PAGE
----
The persons involved in reserve troncal are (1) the ascendant or brother or sister from whom the property was received by the descendant by lucrative or gratuitous title, (2) the descendant or prepositus (prepositus) who received the property, (3) the reservor (reservista) the other ascendant who obtained the property from the (prepositus) by operation of law and (4) the reserves (reservatario) who is within the third degree from the prepositus and who belongs to the (line o tronco) from which the property came and for whom the property should be reserved by the reservor.

The reservees may be half-brothers and sisters. Fourth degree relatives are not included. The person from whom the degree should be reckoned is the descendant, or the one at the end of the line from which the property came and upon whom the property last revolved by descent. He is called the prepositus.
First cousins of the prepositus are in the fourth degree and are not reservees. They cannot even represent their parents because representation is confined to relatives within the third degree. Within the third degree, the nearest relatives exclude the more remote subject to the rule of representation. But the representative should be within the third degree from the prepositus. Reserva troncal contemplates legitimate relationship. illegitimate relationship and relationship by affinity are excluded.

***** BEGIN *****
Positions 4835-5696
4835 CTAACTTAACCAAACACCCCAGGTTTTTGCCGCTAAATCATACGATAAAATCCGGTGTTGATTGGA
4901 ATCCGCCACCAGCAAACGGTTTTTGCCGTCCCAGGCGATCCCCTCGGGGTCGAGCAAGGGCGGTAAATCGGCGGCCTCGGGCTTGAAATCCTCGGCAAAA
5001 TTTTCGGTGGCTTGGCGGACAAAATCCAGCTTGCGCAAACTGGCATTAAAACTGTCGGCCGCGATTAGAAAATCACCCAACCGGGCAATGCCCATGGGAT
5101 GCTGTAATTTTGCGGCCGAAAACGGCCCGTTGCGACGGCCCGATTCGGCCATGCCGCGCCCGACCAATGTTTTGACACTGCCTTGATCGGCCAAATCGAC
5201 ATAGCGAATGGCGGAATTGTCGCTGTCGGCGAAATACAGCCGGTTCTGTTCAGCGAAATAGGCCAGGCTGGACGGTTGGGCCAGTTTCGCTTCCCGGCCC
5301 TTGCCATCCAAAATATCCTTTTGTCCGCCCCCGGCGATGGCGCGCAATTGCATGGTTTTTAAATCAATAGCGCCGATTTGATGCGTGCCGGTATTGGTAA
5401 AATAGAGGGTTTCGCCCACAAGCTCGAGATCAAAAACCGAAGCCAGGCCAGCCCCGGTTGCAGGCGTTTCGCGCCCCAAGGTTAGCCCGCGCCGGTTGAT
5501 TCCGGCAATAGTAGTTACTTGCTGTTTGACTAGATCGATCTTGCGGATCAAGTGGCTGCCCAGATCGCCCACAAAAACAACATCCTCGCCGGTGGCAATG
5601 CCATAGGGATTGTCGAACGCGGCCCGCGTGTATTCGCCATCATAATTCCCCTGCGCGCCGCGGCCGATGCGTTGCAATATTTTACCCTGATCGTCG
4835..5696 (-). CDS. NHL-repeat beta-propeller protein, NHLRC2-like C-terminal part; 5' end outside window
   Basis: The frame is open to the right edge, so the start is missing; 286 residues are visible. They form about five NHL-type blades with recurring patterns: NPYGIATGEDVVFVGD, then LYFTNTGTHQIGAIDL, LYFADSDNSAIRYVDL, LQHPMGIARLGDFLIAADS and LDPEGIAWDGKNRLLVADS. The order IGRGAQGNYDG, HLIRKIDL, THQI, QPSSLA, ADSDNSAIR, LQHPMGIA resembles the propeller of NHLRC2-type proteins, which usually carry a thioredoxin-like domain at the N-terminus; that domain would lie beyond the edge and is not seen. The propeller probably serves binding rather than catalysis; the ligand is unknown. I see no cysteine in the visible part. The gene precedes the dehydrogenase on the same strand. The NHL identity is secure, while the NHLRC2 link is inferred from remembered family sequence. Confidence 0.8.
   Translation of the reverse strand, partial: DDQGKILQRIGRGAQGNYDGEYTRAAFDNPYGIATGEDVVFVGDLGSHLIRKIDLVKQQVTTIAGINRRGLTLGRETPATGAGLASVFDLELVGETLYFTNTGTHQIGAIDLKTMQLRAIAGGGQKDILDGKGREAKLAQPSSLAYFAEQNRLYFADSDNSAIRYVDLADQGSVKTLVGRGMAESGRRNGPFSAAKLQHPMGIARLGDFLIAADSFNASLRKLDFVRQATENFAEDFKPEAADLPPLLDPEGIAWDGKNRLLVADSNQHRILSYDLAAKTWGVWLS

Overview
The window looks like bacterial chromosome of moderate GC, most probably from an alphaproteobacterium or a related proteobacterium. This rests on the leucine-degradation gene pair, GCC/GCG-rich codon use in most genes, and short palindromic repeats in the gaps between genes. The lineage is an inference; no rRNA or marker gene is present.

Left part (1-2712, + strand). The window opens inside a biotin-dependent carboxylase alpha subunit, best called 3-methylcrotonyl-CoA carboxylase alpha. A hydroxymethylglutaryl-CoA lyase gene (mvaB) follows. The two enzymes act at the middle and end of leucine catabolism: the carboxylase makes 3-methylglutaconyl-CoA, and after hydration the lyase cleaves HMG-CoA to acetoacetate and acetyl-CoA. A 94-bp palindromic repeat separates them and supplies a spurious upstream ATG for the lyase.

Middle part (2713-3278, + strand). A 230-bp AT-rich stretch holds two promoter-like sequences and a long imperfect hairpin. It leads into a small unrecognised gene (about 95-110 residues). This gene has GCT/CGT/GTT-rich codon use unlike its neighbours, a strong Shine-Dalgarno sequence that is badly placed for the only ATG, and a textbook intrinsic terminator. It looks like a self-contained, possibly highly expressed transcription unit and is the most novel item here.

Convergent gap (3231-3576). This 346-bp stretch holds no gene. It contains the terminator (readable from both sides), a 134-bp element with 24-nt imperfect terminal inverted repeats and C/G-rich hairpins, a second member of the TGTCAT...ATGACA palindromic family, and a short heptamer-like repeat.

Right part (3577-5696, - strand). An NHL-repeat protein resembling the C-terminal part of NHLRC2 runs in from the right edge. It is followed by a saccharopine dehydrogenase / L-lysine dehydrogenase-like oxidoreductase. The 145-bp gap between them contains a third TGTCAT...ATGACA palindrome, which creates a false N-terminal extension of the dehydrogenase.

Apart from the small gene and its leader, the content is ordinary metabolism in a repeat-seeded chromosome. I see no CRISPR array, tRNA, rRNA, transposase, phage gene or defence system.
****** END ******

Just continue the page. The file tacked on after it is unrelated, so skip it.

The reserva creates two resolutory conditions, namely, (1) the death of the ascendant obliged to reserve and (2) the survival, at the time of his death, of relatives within the third degree belonging to the line from which the property came.

The reservor has the legal title and dominion to the reservable property but subject to the resolutory condition that such title is extinguished if the reservor predeceased the reservee. The reservor is a usufructuary of the reservable property. He may alienate it subject to the reservation. The transferee gets the revocable and conditional ownership of the reservor. The transferee’s rights are revoked upon the survival of the reservees at the time of the death of the reservor but become indefeasible when the reservees predecease the reservor.

Hence, upon the reservista’s death, the reservatario nearest to the prepositus becomes, “automatically and by operation of law, the owner of the reservable property.” In the instant case, the properties in question were indubitably reservable properties in the hands of Mrs. Legarda. Undoubtedly, she was a reservor. The reservation became a certainty when at the time of her death the reservees or relatives within the third degree of the prepositus Filomena Legarda were living or they survived Mrs. Legarda.

*Case digest by Geraldine M. Cabucos, LLB-IV, Andres Bonifacio College Law School, SY 2018-2019